Program helps to draw kids out

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About this project

About this project

It’s the last day of Rainbows program at Von Humboldt Elementary this year and a dozen or so children are sitting in a circle in the school social worker’s office. Two of the youngest are 1st-grade boys—one slight with a mop of golden brown hair; the other stocky with a buzz cut.

As others in the group talk, the boys look around. One of the older girls—maybe an 8th-grader—mentions that her father died and that the Rainbows group has helped her deal with the pain. Another girl, who appears to be 10, says sometimes she comes to school hurting inside, but after going to Rainbows she feels better.

Others in the group have parents who are divorced or in prison. They have spent the past few months meeting weekly and talking about a loss. As a culminating exercise today, they discuss what the program has meant to them.

This is the first time that Von Humboldt has had a Rainbows program. To celebrate the inaugural effort, Rae Anne Alvarez, the social worker who coordinated the group, passes out journals and bookmarks as parting gifts.

Bilingual teacher Lucy Principato, who Alvarez recruited to facilitate a breakout group, is sitting next to the little boys. She leans over and tells them that they can write in their journals whenever they get mad or sad. “Isn’t it nice?” she says.

Getting the boys to speak up was difficult initially, Principato says. Not just because they are boys, but also because they are so young that they don’t always know how to put words to their feelings. But through games and other group activities, the boys opened up. Playing “emotion basketball,” for instance, required that they shout out a specific emotion before shooting a basket. Principato would tell them, “Say something good about yourself.” And someone would respond, “I am a good reader,” and then toss a ball.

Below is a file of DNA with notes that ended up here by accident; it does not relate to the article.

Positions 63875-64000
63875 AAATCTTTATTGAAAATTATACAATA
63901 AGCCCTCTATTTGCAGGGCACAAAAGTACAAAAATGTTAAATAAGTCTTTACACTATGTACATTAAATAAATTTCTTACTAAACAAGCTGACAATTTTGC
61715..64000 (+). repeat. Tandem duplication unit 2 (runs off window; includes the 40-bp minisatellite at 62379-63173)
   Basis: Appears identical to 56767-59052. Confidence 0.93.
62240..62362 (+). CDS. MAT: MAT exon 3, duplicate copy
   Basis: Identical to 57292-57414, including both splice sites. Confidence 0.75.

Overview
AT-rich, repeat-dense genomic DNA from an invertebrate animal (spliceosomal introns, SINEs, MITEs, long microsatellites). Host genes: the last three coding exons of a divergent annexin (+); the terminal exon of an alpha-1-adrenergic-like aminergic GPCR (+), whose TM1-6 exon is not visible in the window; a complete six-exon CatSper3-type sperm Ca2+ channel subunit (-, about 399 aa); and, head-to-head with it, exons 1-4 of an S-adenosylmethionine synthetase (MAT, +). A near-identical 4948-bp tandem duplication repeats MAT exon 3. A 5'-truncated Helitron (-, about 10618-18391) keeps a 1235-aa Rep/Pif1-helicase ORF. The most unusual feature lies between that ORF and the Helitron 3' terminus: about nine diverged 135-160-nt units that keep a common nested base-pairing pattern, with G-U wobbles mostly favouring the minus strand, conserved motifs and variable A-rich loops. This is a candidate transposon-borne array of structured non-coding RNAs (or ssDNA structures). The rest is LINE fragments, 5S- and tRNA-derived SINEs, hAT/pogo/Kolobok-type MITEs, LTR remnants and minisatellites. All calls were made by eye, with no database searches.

“I told them that nothing that they could say would shock me, but they did shock me,” Principato says. One of the little boys confided in Principato that he felt lonely and like he wasn’t loved. “He actually said he feels like he lives in a bubble,” she recalls.

Now, Principato says she has a lasting bond with these two boys, whom she has encouraged to come back and talk to her often. Without Rainbows, these boys would probably never talk to anyone about their feelings, she says.

And to Principato, they would have just been two faces passing in the hallway.